SECAUCUS, N.J. — NBA commissioner David Stern wants to have a talk with Tim Donaghy after the disgraced referee is sentenced in July for taking cash payoffs from gamblers and betting on games he officiated.

"We just thought to close it out, if he has things that he'd like to say," Stern said Tuesday at his annual news conference before the NBA Draft Lottery. "We thought it would be in the interest of completeness that we would conduct that interview."

Stern said the league has already asked Donaghy's lawyer, John F. Lauro, for a sit down and been rebuffed.

"We want to make sure we understand everything and we want to make sure we take steps to correct everything," Stern added.

In a letter filed in federal court on Monday, Lauro said Donaghy told investigators in the NBA betting probe that relationships among officials, coaches and players "affected the outcome of games.

Stern dismissed the comments.

"It seems that in an effort to cushion whatever sentence is coming, Mr. Donaghy's lawyer has taken on the U.S. Attorney's office, the FBI and the NBA," Stern said. "I think that all of the facts are out and are going to come out and those assertions will prove to be baseless."

Stern denied the league pressured the government to cut short its investigation.

"Not accurate," Stern said. "Untruthful."

He was just as certain Donaghy was the only NBA official taking payoffs and betting on games he officiated. He confirmed once again that other NBA officials violated NBA rules by betting in casinos.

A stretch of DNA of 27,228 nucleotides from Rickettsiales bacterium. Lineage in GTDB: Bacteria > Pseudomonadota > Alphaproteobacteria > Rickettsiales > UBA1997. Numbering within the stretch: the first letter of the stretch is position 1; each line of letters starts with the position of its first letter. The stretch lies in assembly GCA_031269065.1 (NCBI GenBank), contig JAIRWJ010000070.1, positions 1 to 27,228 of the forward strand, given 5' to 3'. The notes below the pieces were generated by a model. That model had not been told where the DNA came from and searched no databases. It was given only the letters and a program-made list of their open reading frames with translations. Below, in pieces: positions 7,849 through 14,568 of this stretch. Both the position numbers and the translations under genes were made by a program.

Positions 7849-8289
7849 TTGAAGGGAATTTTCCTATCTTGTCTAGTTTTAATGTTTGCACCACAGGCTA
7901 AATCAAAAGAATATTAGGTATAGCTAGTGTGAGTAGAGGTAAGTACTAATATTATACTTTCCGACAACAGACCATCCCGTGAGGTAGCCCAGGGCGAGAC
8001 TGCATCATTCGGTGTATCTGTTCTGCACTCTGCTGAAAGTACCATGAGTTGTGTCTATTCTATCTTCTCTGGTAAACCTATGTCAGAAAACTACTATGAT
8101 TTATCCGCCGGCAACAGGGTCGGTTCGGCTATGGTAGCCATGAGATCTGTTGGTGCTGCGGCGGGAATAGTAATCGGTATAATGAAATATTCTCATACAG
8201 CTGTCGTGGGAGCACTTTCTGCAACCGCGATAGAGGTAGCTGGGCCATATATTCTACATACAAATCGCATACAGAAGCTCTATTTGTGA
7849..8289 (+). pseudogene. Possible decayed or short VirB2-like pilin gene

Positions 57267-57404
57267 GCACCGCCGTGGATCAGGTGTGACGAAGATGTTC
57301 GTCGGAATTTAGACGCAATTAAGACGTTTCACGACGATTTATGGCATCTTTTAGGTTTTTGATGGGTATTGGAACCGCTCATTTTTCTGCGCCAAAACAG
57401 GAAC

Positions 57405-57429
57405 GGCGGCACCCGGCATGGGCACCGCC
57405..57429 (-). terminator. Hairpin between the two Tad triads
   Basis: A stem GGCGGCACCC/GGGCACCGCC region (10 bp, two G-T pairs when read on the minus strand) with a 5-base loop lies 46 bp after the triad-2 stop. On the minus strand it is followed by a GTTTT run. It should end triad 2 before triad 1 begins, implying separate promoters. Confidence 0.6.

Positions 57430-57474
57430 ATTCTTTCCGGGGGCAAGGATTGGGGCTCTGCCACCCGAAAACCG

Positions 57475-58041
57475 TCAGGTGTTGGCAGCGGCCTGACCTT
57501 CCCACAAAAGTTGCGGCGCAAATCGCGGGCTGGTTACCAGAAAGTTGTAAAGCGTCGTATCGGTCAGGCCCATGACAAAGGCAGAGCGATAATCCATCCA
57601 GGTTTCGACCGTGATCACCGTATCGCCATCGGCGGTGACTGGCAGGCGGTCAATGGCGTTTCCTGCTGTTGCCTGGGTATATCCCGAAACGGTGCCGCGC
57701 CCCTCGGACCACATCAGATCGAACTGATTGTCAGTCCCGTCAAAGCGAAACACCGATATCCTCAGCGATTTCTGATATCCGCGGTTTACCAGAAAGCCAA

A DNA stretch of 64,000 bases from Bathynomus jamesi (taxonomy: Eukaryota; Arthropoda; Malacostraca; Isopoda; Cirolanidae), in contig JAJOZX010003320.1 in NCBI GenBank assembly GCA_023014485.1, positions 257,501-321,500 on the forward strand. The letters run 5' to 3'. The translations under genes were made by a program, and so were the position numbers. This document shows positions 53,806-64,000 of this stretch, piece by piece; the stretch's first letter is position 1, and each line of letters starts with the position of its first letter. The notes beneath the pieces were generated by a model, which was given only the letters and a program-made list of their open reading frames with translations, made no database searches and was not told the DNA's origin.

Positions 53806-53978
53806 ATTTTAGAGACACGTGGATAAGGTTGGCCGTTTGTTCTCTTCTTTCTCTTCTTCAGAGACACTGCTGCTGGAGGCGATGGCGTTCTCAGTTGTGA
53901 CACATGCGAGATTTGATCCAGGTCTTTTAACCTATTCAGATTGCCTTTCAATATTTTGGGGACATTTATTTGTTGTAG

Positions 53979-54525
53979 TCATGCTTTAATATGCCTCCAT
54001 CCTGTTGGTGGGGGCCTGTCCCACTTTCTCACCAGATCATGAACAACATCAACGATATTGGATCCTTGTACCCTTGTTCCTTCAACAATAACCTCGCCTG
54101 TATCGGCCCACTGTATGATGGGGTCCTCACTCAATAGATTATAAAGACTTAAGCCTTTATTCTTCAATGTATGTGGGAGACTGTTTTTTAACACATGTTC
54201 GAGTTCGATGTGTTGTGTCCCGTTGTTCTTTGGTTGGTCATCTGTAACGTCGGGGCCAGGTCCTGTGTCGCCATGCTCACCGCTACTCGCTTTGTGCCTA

"We're certain as we can be that he is the only official on our staff that was committing felonies," said Stern, noting he felt sympathy for Donaghy who suffered compulsive gambling problems and depression, according to court papers.

The commissioner said the league plans to release a review of its policies regarding gambling and its referees after Donaghy is sentenced on July 14. It was prepared by former federal prosecutor Lawrence B. Pedowitz.

Stern also scoffed at a statement from Donaghy's lawyer that his client's actions led to league reform.

Commenting on officiating in general, Stern said the referees are doing the best job possible in a league with great athletes.

"The highlight I think of my career is when two teams called to complain about the officiating and one team won," Stern said. "We inspire emotion. We are asking our referees to decide things on the run in the middle of a very fast paced game and sometimes even (Jeff) Van Gundy gets something wrong."

The former Knicks and Rockets coach is a television analyst for ABC and ESPN.

Stern also defended the current draft lottery system that determines the order for the draft.

Last year, Memphis had the worst record and ended up with the No. 4 pick. Boston, which had the second worst record, got the No. 5 spot.

"I don't think we will have a process that will satisfy everybody," Stern said. "Whatever we do there is going to be some view that it is not good enough. I think that means it is good enough. It is impossible to have a good thing that makes everyone happy."

Stern said Boston, which played Game 1 of the Eastern Conference finals against Detroit on Tuesday night, proved teams can turn things around in a year.